You suddenly had a lot of time freed up for theological studies. The doctors were astonished that I wasn't paralyzed. I felt that God was going to use this in a way to refine me. I'm now grateful for what happened to me-there's no doubt in my mind that He's used it to build my character. It also freed up time for me to get involved in the Christian fellowship at Stanford, to go on missions trips to East Asia, to pursue my passion for God in a way that I hadn't been able to.
Your ministry experiences included preaching in the state prison in Trenton, N.J. It was call-and-response, preaching to about 200 very large men in a maximum-security prison: Most of them were in for murder of some kind. Over three years I got to know some of them well and learned about the transformational power of the gospel. Here's a story: One prisoner, as a child, had taken care of his mother when she was dying of AIDS. Then he grew up and got married. They had a child, but all the while he was having an affair. At a time when AIDS was not well understood, he discovered that the woman he'd been having the affair with had acquired AIDS.
What happened? He completely lost his mind, because he thought it must have come from him. He took his wife's life and his daughter's life and tried to take his own life but failed. They resuscitated him. He was convicted of double murder. Along the way they did a lot of tests and found that he didn't have AIDS. He was absolutely broken. But by the time I got to know him, he was the choir leader. You could see him up leading worship every Sunday. He had an amazing testimony of how God had changed his life.
You do some political analysis now: What does it mean to start from a Christian rather than a Republican perspective? One thing: I watch how politicians speak about the opposition. I was attracted to one Christian who speaks of articulating a new and more fully evangelical way to engage in politics, and yet I found over and over again that this person caricatured conservative Christians. I grow weary of saying, well, that's just politics.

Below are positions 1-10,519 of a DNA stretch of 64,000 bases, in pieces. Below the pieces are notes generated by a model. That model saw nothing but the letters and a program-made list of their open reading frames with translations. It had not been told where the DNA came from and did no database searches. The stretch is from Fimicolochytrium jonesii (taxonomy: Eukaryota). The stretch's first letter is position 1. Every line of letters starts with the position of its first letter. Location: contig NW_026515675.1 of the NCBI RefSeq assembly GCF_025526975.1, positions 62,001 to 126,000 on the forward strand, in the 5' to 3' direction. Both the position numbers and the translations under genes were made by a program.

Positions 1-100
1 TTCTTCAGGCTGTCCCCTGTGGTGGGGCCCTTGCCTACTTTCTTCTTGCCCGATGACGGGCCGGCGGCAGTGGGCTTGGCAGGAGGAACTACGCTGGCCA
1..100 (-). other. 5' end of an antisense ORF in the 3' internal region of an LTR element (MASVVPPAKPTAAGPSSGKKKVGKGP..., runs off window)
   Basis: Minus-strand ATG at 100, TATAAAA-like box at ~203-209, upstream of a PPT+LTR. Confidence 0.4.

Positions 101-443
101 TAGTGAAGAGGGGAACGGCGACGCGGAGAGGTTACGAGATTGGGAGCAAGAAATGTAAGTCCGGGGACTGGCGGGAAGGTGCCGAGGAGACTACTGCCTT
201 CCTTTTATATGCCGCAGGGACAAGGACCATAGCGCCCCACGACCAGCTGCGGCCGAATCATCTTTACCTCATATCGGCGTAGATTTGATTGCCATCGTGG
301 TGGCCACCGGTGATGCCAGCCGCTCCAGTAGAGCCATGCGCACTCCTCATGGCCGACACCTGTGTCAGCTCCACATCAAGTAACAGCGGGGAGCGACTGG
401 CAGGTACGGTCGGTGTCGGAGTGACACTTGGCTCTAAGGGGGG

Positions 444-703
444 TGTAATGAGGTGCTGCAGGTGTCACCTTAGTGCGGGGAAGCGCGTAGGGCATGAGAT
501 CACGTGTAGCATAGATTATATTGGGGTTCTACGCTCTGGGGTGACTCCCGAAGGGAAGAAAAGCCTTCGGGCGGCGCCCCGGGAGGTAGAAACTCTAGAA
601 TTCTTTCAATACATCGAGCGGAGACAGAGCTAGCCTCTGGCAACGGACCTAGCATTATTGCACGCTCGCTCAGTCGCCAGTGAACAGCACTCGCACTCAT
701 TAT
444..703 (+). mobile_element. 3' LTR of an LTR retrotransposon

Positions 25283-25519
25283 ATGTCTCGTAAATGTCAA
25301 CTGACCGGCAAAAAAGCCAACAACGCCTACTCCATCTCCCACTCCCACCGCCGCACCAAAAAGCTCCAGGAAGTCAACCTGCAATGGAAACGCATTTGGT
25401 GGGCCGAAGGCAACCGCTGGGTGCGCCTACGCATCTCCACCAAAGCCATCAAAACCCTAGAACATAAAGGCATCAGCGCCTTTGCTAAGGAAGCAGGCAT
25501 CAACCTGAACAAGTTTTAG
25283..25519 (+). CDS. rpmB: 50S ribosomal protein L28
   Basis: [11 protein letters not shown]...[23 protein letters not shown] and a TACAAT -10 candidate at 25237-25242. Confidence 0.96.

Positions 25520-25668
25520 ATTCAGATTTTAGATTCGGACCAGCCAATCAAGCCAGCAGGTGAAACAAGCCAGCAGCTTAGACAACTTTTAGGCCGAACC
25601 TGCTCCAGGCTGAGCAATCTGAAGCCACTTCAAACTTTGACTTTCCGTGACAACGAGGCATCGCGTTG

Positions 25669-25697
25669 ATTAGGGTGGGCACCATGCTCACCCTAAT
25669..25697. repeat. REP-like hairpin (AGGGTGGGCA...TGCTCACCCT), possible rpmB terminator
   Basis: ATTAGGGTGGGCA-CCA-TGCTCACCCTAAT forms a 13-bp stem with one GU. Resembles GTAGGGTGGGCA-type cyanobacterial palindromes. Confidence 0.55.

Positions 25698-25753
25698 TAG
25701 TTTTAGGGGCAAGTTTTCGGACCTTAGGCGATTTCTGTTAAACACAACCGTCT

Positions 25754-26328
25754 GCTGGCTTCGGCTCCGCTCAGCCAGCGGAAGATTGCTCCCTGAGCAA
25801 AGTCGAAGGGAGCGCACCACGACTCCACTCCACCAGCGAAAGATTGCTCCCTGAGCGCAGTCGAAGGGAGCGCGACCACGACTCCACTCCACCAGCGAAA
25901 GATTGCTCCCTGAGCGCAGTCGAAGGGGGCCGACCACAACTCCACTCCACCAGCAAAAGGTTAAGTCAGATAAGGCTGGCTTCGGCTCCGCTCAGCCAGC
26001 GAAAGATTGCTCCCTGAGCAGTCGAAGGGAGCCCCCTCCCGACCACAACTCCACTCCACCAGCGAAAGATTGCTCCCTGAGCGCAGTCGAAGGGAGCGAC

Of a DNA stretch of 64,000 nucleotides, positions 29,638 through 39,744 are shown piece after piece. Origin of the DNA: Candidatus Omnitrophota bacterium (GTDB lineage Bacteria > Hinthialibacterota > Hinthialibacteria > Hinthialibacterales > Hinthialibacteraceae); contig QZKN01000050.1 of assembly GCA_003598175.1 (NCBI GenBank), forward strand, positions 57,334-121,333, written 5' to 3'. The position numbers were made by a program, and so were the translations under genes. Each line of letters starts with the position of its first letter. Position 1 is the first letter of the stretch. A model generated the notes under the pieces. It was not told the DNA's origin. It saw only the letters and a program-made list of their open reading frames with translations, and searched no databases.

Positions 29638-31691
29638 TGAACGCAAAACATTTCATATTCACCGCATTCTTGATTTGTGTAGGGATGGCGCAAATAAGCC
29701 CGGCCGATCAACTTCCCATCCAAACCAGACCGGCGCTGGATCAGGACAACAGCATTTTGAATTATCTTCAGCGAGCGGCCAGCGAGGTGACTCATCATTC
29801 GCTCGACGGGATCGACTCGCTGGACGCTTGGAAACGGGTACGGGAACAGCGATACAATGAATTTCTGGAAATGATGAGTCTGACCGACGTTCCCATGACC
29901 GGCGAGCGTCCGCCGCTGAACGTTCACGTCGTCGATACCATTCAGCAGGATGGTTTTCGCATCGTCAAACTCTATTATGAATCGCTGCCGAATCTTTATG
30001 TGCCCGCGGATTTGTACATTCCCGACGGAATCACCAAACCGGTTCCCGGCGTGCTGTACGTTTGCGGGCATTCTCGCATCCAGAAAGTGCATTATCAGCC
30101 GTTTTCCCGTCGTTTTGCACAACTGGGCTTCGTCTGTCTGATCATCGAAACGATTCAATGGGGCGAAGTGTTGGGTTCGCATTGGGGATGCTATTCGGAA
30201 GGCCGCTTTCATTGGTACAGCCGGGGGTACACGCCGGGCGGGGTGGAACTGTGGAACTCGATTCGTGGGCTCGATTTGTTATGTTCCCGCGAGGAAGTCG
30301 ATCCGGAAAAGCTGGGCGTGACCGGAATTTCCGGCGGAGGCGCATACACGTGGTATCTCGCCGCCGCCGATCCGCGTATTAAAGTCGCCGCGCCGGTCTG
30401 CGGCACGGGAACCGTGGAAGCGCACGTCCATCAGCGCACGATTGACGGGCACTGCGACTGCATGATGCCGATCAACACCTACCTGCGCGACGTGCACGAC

So if an opponent has a good point . . . We need to be willing to stop caricaturing and start taking each other seriously. As we reshape the way Christians listen to one another and engage in political culture, I hope we'll become known as people who are relentlessly honest even when it's not necessarily in our political interest.
Do liberals and conservatives both engage in caricature? Both sides. A "hermeneutic of suspicion" tends not to take seriously the reasons that people give for their beliefs. It says, "You're not a Christian because you've looked at these things and you've experienced the love of God. No, you're a Christian because you're terrified of something, you're looking for a father figure, etc." Or, "You're a liberal because you have no convictions."
Too much psychologizing? People start accusing others of having the wrong psychology rather than dealing with substance. My own political instincts are conservative, but it frustrates me when my fellow conservatives speak as though liberal evangelicals are really not evangelicals at all.
For more on Timothy Dalrymple, read his columns at Patheos, visit his Facebook page, or follow him on Twitter.
Listen to Marvin Olasky's complete interview with Timothy Dalrymple.